Hopefully, you haven't given up on me with the delay. I actually wrote a lot of this a few weeks ago but haven't had the chance to upload it. Reviewer thank yous at the bottom :) Enjoy.


Chapter Two – Unexpected Findings

It was raining. Tears streamed down the windows and left glittering trails behind them. The air was chilly and Clemmy hugged herself to keep warm. Weren't lawyers supposed to be rich? Couldn't they afford simple things like heating?

She'd been waiting for one hour, and eleven minutes. One hour and eleven minutes she'd never get back. One hour and eleven minutes that she'd spent getting number and number from the cold and one hour and eleven minutes she'd spent wondering just how many more minutes it was going to take before she could walk out the door and never come back.

"Miss Phillips?"

Clementine looked up and found herself staring at a small chubby man, who wasn't overly attractive but had a very pleasant face. He looked far too pleasant to be a lawyer. She'd expected someone who sported a frown, had neat grey hair, wore glasses and was very tall and lanky.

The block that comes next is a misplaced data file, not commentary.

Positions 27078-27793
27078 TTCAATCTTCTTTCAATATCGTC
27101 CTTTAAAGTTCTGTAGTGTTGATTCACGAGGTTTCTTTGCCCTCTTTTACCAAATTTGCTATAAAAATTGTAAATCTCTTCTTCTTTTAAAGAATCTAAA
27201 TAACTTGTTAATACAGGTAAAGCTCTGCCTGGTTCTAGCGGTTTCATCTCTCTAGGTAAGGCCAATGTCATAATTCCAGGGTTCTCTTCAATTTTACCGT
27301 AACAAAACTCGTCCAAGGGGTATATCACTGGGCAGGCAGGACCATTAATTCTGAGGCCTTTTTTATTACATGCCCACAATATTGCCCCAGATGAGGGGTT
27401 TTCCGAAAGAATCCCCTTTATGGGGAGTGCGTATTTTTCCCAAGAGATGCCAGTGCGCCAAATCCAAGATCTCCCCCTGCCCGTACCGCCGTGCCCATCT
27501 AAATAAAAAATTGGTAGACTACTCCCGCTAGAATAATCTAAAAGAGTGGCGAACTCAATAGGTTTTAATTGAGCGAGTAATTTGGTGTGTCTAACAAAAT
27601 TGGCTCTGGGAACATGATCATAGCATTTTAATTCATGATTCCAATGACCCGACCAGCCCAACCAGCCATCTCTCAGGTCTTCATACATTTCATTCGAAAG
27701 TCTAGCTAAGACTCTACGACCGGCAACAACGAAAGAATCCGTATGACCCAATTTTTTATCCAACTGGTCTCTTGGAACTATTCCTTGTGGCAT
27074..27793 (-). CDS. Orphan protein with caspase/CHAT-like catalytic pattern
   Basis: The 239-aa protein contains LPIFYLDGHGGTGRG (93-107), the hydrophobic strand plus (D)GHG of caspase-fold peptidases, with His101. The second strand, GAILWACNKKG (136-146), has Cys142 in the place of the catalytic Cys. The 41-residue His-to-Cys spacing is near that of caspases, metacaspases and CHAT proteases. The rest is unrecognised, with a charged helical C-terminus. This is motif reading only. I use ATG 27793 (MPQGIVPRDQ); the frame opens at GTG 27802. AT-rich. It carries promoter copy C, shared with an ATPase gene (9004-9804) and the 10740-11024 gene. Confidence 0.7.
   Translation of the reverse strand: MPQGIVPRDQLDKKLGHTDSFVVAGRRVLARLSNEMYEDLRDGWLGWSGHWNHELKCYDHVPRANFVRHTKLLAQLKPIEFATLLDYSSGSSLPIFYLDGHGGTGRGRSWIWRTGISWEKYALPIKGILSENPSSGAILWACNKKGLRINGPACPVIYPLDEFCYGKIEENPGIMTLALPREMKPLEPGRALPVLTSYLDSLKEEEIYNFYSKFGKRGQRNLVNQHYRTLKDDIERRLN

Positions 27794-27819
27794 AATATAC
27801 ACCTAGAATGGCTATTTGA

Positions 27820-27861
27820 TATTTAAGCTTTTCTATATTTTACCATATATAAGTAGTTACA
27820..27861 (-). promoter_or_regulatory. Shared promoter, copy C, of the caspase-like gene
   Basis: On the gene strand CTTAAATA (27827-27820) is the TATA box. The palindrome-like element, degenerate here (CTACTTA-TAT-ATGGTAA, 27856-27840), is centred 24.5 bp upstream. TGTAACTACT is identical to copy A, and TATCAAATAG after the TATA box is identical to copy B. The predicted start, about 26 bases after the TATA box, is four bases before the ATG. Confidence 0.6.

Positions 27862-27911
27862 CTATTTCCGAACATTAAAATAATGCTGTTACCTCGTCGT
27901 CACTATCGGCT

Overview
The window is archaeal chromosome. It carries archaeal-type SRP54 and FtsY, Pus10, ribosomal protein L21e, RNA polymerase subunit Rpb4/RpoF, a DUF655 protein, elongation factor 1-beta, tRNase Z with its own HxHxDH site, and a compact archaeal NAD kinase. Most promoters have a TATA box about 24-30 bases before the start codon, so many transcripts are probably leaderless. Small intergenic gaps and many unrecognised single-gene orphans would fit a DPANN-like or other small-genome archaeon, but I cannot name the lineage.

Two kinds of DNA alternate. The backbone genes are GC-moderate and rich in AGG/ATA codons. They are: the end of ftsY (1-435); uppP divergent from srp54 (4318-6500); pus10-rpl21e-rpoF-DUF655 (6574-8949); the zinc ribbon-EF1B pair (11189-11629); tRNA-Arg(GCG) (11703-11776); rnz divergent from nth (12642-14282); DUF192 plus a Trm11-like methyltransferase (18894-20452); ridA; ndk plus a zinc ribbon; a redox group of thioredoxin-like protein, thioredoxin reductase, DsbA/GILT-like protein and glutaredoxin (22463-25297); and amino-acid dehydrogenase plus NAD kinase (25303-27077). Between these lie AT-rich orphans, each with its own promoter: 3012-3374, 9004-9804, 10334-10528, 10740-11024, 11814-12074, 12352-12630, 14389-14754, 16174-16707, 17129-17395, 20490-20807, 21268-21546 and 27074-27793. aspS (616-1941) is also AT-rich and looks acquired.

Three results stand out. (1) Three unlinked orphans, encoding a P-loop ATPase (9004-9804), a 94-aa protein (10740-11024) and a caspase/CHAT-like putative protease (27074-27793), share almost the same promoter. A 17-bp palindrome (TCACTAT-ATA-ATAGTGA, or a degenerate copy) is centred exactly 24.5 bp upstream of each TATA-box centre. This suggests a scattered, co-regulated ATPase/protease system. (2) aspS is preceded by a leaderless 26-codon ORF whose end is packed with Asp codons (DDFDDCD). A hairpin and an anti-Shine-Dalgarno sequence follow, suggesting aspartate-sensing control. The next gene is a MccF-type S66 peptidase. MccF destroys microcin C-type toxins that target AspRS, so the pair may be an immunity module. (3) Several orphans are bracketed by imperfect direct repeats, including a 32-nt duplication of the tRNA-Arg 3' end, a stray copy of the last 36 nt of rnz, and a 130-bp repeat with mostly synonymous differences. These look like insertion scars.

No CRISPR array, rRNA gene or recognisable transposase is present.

"Yes." She said immediately feeling thrown off, "I'm here."

She cringed inwardly, mentally reminding herself that lawyers didn't usually take a roll call.

"I can see that." He said with a small smile. He had a shiny black brief case in his hand that seemed to be ripping at the seams with papers and forms. Clemmy stared at it half expecting her mother's will to jump out on its own accord.

Following her gaze he said, "Up here."

She looked up; he already had it in his hand.

One hour and eleven minutes of sitting in a boring lawyer's office had made her feel extremely agitated. Frustrated with her stupidity and really feeling like she was ready to smash her head against the safety glass windows; she sighed.

"Can we get on with it already?"

Mr. Wellen needed no further encouragement. He was pleasant enough but he was also strictly a business man. He was there to go through her mother's affairs only, not stand around awkwardly, trying to be insufferably polite.

Clementine liked the way he used words coldly. For one week and four days precisely all she'd been presented with were niceties. She was so sick of them. She was sick of people looking after her like she'd fall to pieces if they didn't supply her with enough tea and hold 'share your feelings' forums every five minutes.